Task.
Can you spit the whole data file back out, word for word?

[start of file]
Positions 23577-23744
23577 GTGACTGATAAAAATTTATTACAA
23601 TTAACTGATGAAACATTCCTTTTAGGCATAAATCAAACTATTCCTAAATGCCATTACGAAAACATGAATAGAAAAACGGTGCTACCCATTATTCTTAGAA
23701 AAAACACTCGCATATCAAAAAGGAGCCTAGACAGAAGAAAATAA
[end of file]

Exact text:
Positions 23577-23744
23577 GTGACTGATAAAAATTTATTACAA
23601 TTAACTGATGAAACATTCCTTTTAGGCATAAATCAAACTATTCCTAAATGCCATTACGAAAACATGAATAGAAAAACGGTGCTACCCATTATTCTTAGAA
23701 AAAACACTCGCATATCAAAAAGGAGCCTAGACAGAAGAAAATAA